The study area is composed of MENA and southern Europe to its north including the Caspian and Mediterranean seas. MENA covers the large region from Morocco in the west to Iran in the east, containing all the Maghreb and the Middle Eastern countries from 15 to 45 N latitude and from 20 W to 63 E longitude (Fig. 1). As well as being a water-stressed region, MENA is a worldwide hot spot for exacerbated extreme temperatures, aridity conditions, and drought (Giorgi and Lionello, 2008; Bucchignani et al., 2018). According to the Köppen climate classification system (Peel et al., 2007), MENA broadly has a hot and arid climate except for the coastal regions and highlands. Most of NA has a desert climate and 90 % is covered by the Sahara. The 2 m air temperature rises to 50 C in summertime, while the annual mean precipitation is less than 25 mm (Faour et al., 2016). The arid steppe climate predominates in Morocco, Algeria, and Tunisia with cold winters (Faour et al., 2016) except for the Atlas Mountains, which are cooler and wetter (annual mean precipitation of ∼500 mm).

Across the Middle East, the largest amount of precipitation falls in four main regions: the coastal eastern Mediterranean Sea, the southern coast of the Caspian Sea, the western sides of the Zagros Mountains across Iran and Iraq, and the southern tip of the Arabian Peninsula. The Middle East also contains several major deserts having little to no precipitation: the Lut and Kavir deserts in the southeastern and north–central regions in Iran, the Arabian Desert, the Syrian Desert, and the Negev in the southeastern corner of the Mediterranean Sea. Middle East precipitation often originates from moisture coming from the west over the Mediterranean Sea (Evans and Smith, 2006). The Red Sea and the Persian Gulf are also source regions for the heaviest precipitations across the area.

Figure 1MENA annual precipitation map during the historical period. Regions R1 to R6 largely refer to the lands around the Caspian Sea, the eastern Middle East (largely containing Iran and Iraq), the Mediterranean area, Arabian Peninsula, eastern North Africa (NA), and western NA, respectively.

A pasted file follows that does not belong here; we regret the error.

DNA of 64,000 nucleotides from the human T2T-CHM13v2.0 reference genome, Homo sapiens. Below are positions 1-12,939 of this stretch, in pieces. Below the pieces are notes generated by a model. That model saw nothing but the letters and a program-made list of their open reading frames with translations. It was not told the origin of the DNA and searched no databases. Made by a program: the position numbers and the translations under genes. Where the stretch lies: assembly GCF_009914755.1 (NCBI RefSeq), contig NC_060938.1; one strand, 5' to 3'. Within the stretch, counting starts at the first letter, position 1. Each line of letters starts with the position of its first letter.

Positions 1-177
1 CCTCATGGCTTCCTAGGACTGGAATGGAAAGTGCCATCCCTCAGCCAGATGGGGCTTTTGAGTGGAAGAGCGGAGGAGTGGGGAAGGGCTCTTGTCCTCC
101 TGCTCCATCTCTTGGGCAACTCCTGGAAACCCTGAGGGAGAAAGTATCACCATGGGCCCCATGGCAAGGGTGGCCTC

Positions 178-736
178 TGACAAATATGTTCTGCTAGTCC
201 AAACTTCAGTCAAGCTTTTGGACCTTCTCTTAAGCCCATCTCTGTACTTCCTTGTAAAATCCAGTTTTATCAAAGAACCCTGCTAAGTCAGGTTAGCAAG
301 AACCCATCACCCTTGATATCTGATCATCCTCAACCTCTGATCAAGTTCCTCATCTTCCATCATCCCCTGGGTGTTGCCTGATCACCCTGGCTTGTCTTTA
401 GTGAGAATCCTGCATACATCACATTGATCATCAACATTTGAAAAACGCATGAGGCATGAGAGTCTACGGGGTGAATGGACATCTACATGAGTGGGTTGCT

The Mediterranean area has mild wet winters and warm to hot dry summers, as well as a complicated morphology, owing to the many steep orogenic structures and distinct basins and gulfs, along with islands and peninsulas of various sizes (Lionello et al., 2006).

Based on its full range of climate types, we divided the study area into six subregions (R1 to R6) to explore the changes in hydroclimate variables under both global warming and SAI scenarios (Fig. 1). The regions R1 to R6 respectively refer to the lands around the Caspian Sea, eastern Middle East (largely containing Iran and Iraq), Mediterranean area, Arabian Peninsula, eastern NA, and western NA. The simulated present-day climatology (1985–2014) of each region for different hydrological quantities is summarized in Table 1. Potential evapotranspiration (ET) is the amount of evaporation that would occur if a sufficient water source were available. The Thornthwaite method was used to calculate the potential ET based on the monthly mean temperature and latitude data for each grid. Evaporation from both soil and canopy and transpiration are summed up to obtain the real ET, which is the quantity of water actually removed from a surface by evaporation and transpiration. The lands around the Caspian and Mediterranean seas with a cooler climate have the highest precipitation and real ET, while more continental eastern NA with hyper-arid climate (with annual precipitation less than 100 mm) has the lowest precipitation, real ET, soil moisture, and TWS. The lands around the Caspian Sea have the highest soil moisture and TWS. More continental refers to an area with characteristics that are typical of continental climates and is less influenced by the moderating effects of nearby oceans.

Table 1The medians of precipitation, temperature, real evapotranspiration (ET), soil moisture, terrestrial water storage (TWS), and potential ET over each region (R1 to R6, see Fig. 1) during the historical period according to the model outputs. The results for global warming and SAI are further shown in Table S1.

Download Print Version | Download XLSX

2.2 Model simulations and scenarios

We examined the data from the NCAR Community Earth System Model version 2–Whole Atmosphere Community Climate Model Version 6 (CESM2(WACCM6)) that simulated the CMIP6 (Eyring et al., 2016) scenarios. CESM2 ranks among the top nine models known for their accuracy in simulating global precipitation patterns based on the Hellinger distance metric, which compares the bivariate empirical densities of CESM2 with those of 34 CMIP6 models against historical precipitation data sourced from the Global Precipitation Climatology Centre (GPCC) (Abdelmoaty et al., 2021). CESM2 has precipitation biases about 20 % lower than CESM1 (Danabasoglu et al., 2020). CESM2(WACCM6) has an interactive stratospheric aerosol treatment (Danabasoglu et al., 2020) that is consistent with observations (Mills et al., 2016). For global terrestrial ET, CESM2(WACCM6) ranked as the second-best model among 19 CMIP6 models (Wang et al., 2021). Furthermore, CESM2(WACCM6) reproduced the observed global land carbon trends remarkably well (Danabasoglu et al., 2020) and includes a full ocean model (Parallel Ocean Program version 2, POP2) to simulate the response of stratospheric aerosol change in the climate.